Friday, August 26, 2011
BC Rail says Good-bye to Erik Bornmann
BC Mary comment: It would be easy enough to ascribe ulterior motives prompting so many news items in Big Media on Erik Bornmann and his amazing "second chance" ... such as, describing him as doubtfully-reformed and therefore unworthy to ply his trade within the [cough ...] sacred halls of BC politics ... whatever. Whatever, it means there's a Bornmann article/editorial today almost anywhere you look. I thought the old stick-in-the-mud Victoria Times Colonist had the best ... and especially, please note that readers may access the Law Society of Upper Canada's documents at the end of this Les Leyne article here, too.
[Update: Uh oh!! Both their links are broken.]
Les Leyne: B.C. Rail briber wins a second chance
That's how Law Society of Upper Canada panelist Thomas Conway framed his discussion of the fate of the notorious Erik Bornmann, who admitted bribery in the B.C. Rail scandal.
The panel delving into his character has decided there is hope for the 35-year-old, so it approved his application to practise law in Ontario.
But if Bornmann's contrition is genuine, and not just part of some carefully coached strategy to weasel his way back to the high-rolling life, he'll realize he still has a lengthy probation ahead of him.
Although he's moved thousands of kilometres away, British Columbians would probably like to see a lot more atonement. Disgraceful behaviour by him and a cocky, like-minded crew cost taxpayers tens of millions of dollars to sort out over seven long years.
Bornmann's own testimony to the panel was striking. He said he'd become a power broker and fallen into a pattern of "exchanging favours" as a lobbyist. He told them he'd become arrogant and amoral and admitted to the full range of dishonesty portrayed in Pilothouse's dealings.
Bornmann's fast-paced, highoctane life left little or no time for reflection, Conway recounted. But after the raid, his life became a nightmare.
In Bornmann's words, "I get sick thinking about it. Things just kept exploding for six years, seven years ... leaving this gigantic mess. It has hurt a lot of people.
"There are so many layers of regret and shame to my conduct."
Conway said Bornmann was cast into the wilderness when he lost his law-firm job and had no choice but to face the consequences of what he'd done in his "headlong quest for fame and fortune."
The tribunal accepted that he'd rehabilitated himself.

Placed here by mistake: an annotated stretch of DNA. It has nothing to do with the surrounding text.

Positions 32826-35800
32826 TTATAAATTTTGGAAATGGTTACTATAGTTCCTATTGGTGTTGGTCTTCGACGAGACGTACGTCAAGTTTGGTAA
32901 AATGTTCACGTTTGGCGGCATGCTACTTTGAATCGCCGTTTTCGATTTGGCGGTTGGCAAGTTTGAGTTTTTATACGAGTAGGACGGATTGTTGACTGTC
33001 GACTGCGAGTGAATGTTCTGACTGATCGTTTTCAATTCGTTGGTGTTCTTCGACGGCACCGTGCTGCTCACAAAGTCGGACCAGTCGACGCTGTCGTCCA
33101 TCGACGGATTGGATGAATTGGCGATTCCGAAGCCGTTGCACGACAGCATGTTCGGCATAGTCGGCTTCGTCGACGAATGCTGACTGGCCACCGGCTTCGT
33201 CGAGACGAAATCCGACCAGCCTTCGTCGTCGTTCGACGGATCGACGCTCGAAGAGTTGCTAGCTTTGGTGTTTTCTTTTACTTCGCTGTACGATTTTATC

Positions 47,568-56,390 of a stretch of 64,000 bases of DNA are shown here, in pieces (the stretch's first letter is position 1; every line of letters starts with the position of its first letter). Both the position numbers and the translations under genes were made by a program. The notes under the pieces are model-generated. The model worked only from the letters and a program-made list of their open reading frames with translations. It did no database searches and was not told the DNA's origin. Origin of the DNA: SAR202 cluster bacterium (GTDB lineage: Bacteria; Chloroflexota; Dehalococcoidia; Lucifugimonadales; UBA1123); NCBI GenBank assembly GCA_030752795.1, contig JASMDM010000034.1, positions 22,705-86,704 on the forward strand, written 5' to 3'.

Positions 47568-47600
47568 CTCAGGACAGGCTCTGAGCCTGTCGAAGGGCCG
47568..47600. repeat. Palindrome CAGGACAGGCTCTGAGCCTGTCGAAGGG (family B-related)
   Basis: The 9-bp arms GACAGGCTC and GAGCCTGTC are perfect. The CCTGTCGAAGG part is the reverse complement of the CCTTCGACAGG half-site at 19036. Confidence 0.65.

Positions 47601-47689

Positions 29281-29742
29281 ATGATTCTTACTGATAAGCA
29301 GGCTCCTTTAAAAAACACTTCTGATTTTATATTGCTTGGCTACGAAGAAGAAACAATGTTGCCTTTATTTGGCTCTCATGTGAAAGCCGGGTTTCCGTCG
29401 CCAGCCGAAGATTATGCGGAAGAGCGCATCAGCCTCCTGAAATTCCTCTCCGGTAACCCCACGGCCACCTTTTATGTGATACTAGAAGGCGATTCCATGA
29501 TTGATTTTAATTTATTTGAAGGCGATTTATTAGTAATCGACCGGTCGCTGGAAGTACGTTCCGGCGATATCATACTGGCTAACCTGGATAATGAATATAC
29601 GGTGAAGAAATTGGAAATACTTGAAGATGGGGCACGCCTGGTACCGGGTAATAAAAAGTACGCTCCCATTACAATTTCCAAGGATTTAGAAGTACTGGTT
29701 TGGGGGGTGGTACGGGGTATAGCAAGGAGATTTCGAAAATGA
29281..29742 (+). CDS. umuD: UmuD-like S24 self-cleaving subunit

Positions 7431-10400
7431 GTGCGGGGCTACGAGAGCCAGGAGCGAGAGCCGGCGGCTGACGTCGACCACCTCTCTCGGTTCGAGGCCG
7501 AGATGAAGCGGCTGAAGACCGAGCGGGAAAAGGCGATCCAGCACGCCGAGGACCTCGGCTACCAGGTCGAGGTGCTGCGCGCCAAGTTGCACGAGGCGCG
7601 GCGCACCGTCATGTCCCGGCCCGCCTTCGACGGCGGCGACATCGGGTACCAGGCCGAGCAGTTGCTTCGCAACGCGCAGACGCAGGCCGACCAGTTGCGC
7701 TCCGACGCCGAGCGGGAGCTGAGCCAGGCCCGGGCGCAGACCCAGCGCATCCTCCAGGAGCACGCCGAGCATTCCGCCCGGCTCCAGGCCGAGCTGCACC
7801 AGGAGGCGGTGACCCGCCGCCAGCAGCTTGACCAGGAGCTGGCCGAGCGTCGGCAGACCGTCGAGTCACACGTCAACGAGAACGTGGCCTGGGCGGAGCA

Bornmann won the day by a narrow margin. One panel member wrote a harsh, 24-page dissent noting "there is no honour among thieves" and that he compounded his criminality by betraying the people he'd bribed.
But the panelist was outnumbered and the law society gave Bornmann another chance.
It's a compelling story of redemption.
But it will take some people a while longer to determine if it's for real.
Read the Law Society documents in the case at:
The "Harper government" rewards evil corrupt monsters like Campbell. A monster who thieved our BCR. Thieved our rivers. Destroyed our province.
Campbell, Hansen and Harper, collude on the HST, long before the BC election. They force the HST onto the BC citizens...And WE have to pay the money back, to Harper for stealing the HST money from us?
This country is, an entire cesspool of corruption. Our country has been degraded down to, just another corrupt country of the world.
Harper, will owe the BC people, three years of the HST money, that was thieved from us.
Maybe I should come out of retirement.
British Columbia's second highest paid public sector executive last year was Allan Seckel, Campbell's former deputy minister and former head of the public service. Seckel took home $923,907, including an almost $550,000 severance package.
Third on the list was Martyn Brown, who until just before Campbell stepped down had been Campbell's longtime chief of staff.
Brown was shuffled into another job before Campbell left, but was let go once Premier Christy Clark took office. Brown took home $653,175.92 last year, including $416,191 in severance.
Another executive who took home a sizeable severance last year is Kevin Mahoney, who had been president of BC Rail. Mahoney collected a $392,000 severance, bringing his annual income last year to $523,456
Read more: http://www.vancouversun.com/Gordon+Campbell+former+advisors+among+paid+public+sector+executives/5328994/story.html#ixzz1WY3n6yaB
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